Around 5 percent of the population is thought to suffer from 'maths dyslexia' but it is still a little-known condition. Oxford’s Department of Experimental Psychology is working to elucidate this under-explored learning difficulty.
By Helen Massy-Beresford
Professor Roi Cohen Kadosh and his team at Oxford’s Department of Experimental Psychology is working hard to increase understanding of a condition that most people have never heard of.
Dyscalculia can limit education and career options, make everyday tasks such as budgeting for a weekly shop difficult and harm self-esteem and even mental health but the condition, sometimes known as “maths dyslexia” is surprisingly little known.
Sufferers of dyscalculia can have problems with mathematical tasks including mental arithmetic, counting backwards and estimating numbers. Around 5 percent of the population is thought to suffer from the condition – about the same proportion as suffers from dyslexia – much less is known about dyscalculia.
Academic research budgets are still skewed towards efforts to understand other learning difficulties but Cohen Kadosh and Oxford’s Department of Experimental Psychology are part of a drive to change that.
'Forty years ago maths was seen as a luxury and people were much more preoccupied with reading as a very important and basic ability,' says Cohen Kadosh.
'Nowadays with all the technological enhancements around, numbers start to be a very dominant aspect of our everyday life,' he adds.
Oxford too has previously been known more for its research into literacy-related learning difficulties but Cohen Kadosh is hopeful that studies being carried out now can one day contribute to reducing and even eliminating the problems faced by sufferers of dyscalculia – although that is still some way off. 'Hopefully we will be successful, or others will be successful, but these things take time.'
Sufferers of dyscalculia have difficulty grasping even simple, single-digit numbers, causing them problems with everyday activities like shopping and budgeting. 'These are things that require conceptual understanding of what numbers are,' Cohen Kadosh says.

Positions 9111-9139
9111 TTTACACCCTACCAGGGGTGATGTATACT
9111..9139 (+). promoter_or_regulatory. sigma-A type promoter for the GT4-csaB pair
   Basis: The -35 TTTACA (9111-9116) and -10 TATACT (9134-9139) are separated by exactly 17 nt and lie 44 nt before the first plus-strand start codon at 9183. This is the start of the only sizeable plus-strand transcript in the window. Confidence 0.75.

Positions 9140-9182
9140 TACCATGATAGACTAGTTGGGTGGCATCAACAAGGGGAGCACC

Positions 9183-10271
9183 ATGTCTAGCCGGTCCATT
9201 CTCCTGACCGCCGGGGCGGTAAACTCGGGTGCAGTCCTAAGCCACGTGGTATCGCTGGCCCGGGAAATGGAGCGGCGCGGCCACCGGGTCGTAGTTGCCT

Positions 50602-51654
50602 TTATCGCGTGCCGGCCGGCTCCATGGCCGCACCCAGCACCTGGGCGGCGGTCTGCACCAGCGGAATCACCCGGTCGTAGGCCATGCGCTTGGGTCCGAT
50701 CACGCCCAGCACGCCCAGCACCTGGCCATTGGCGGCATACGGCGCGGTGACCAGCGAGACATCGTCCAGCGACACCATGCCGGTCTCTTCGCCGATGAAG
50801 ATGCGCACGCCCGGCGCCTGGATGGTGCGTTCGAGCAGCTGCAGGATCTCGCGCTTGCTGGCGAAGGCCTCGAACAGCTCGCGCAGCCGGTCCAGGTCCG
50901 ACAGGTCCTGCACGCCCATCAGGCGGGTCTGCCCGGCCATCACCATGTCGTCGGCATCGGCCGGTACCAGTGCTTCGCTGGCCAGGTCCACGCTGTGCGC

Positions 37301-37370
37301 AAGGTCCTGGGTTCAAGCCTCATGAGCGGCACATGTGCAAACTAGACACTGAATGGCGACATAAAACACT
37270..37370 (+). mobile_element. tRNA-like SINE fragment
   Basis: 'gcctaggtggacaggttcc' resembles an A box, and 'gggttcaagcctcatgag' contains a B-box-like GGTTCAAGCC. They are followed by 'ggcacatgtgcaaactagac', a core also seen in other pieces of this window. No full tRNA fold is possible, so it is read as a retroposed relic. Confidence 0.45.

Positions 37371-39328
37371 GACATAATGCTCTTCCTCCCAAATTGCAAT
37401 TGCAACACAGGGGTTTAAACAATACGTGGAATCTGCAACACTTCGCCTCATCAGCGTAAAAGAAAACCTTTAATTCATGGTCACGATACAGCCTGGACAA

The Department of Experimental Psychology at Oxford is leading the EU-funded Learning & Achievement project, a long-term study which is first looking at healthy subjects and using MRI scans as part of its efforts to find out how our brains process numbers and how that mathematical ability fits in with other cognitive abilities.
The researchers know that the brain’s ability to process numbers does not exist separately from other functions and they want to find out exactly how it fits in with other cognitive abilities.
In parallel with that research project, whose results will not be clear for some time, the Cohen Kadosh lab is taking a more practical, short-term approach, working with schools and parents to carry out cognitive training with children who have dyscalculia – helping them find ways to work around their condition.
Above: Marcus du Sautoy, Simonyi Professor for the Public Understanding of Science
'This is less about the mechanistic understanding of how the brain works and more about intervention. There are heart-breaking accounts of children with dyscalculia – how people mock their inability to understand very basic things, they call them stupid and they feel they are stupid,' Cohen Kadosh says.
Those effects can be long-lasting, he adds. 'I speak from time to time to adults who have dyscalculia and for them just knowing there is a name for their difficulty is such a relief. They didn't know something like this existed. They thought they maybe were indeed stupid or lazy.'
The researchers are recruiting for their study – for details go to: http://sites.google.com/site/brain4maths/welcome